What Every Builder Should Know About Wood Rain Screens

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Wood rain screens are naturally beautiful. And they perform exceptionally well. If your clients know about them, they will likely want one on their home. If they don’t know about them, you should educate them. They deserve to know and so do you.

What is a Rain Screen and Why Should I Care?

A wood rain screen or “rainscreen” is a time tested, proven siding method to help your buildings last, and last, and last. How long? I’m not sure exactly, but this stave church in Urnes, Norway has been standing since the late 1100’s. We’ve been told it is the original siding.

Stvae churce in Urnes, Norway built in the late 1100s using the oldest known wood rainscreen system


A rain screen is basically a double layer of protection for a home or building.  The siding ‘stands off’ the exterior wall.  This keeps the rain and harsh weather elements outside, where they belong.  Because the siding stands off the exterior wall, it creates a gap. The gap, or air space, is often called a wall cavity, or rain screen gap. This is where the magic happens.  More about that later.

The rain screen gap is ventilated and that's what keeps the building dry. This is how you can minimize the potential for mold. This is why siding can last for decades, or even centuries. But only if the rainscreen works effectively, as a system. The building needs to ventilate from the inside, too. This allows indoor moisture to escape.


Ipe rain screen siding installation on Canandaigua Lake


What is a ‘Wood’ Rain Screen?

There are many rain screen cladding materials; brick, metal panels, high density laminates, wood siding and more. A ‘wood’ rain screen is simply a rain screen system that uses wood siding for the cladding.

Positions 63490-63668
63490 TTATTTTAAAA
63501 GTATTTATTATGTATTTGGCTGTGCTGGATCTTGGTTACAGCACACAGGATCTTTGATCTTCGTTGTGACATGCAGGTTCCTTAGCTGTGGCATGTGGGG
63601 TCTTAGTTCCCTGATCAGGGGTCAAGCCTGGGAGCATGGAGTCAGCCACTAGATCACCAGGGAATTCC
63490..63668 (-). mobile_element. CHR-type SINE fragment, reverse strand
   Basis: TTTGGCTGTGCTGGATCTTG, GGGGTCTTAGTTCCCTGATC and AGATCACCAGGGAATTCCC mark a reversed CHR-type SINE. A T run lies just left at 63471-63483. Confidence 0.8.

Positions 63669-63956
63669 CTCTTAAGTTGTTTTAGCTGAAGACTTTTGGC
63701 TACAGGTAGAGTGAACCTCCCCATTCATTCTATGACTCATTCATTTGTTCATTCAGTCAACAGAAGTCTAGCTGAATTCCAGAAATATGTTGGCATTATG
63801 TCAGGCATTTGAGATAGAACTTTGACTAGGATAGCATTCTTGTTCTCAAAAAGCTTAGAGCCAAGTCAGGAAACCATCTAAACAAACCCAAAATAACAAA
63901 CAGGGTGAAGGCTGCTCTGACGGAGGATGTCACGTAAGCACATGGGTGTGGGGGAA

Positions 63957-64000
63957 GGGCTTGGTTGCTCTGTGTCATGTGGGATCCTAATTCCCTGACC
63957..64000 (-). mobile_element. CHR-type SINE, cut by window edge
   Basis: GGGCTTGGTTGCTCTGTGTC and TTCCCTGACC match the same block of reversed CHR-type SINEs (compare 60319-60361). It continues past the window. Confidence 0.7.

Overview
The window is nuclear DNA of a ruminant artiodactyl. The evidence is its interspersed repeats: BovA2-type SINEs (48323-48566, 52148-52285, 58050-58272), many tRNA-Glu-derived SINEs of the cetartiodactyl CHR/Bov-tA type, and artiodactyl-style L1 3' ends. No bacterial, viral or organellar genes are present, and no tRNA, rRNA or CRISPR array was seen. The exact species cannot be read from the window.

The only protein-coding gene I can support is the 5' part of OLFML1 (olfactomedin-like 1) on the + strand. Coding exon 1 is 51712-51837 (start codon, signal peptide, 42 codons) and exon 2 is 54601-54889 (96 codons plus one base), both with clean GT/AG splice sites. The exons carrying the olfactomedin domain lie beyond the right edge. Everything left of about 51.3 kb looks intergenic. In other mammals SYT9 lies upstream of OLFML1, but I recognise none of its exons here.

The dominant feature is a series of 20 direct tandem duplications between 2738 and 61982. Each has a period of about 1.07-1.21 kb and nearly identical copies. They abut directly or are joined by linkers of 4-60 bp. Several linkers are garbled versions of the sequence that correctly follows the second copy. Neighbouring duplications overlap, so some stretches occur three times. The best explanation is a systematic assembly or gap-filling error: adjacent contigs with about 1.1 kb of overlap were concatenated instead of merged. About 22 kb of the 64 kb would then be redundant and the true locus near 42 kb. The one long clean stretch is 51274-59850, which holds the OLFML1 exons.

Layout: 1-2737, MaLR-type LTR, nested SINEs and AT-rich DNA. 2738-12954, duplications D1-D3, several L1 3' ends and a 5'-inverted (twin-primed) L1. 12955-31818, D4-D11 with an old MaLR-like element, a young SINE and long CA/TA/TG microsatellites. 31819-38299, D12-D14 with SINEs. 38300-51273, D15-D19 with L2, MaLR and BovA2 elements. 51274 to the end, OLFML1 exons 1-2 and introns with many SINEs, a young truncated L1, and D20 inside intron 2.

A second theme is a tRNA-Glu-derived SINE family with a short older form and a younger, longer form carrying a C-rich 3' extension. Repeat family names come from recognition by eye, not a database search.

Attention Builders: Energy Codes are Important, But So Is Proper Ventilation

Nobody wants to spend a fortune to heat and cool their home. Builders take extra efforts to make their homes exceptionally tight. Insulate that home to keep energy costs down. Building code requires this.  The problem nowadays is that homes are so tight, and so well insulated, they CAN’T breathe. Interior moisture remains trapped inside. No way out. Not good.

That's where a well designed rainscreen helps.  How can a high-quality builder, designer or remodeler remedy this problem? A quality building wrap is the first place to start. A breathable ‘AWB’ (air and water barrier) that allows interior moisture to egress, but keeps outdoor moisture out, helps.  But if the wood siding is attached directly to the wall, the moisture stays there. Uh-oh!

Black mold rotting out the entire exterior and interior wall

  Mold remediation is a billion dollar industry. Don't help it grow.


Avoid Job Callbacks by Using a Rain Screen

The following story is a dramatization of real events. No names are used, to protect the innocent.

First, the paint starts peeling. The builders phone starts ringing. It’s the same customer that just last year, wrote a great Yelp review, named their first-born child after the builder and told him how much they love their new home. Now, they’re not feeling the love. Angry words are exchanged. The builder springs into action.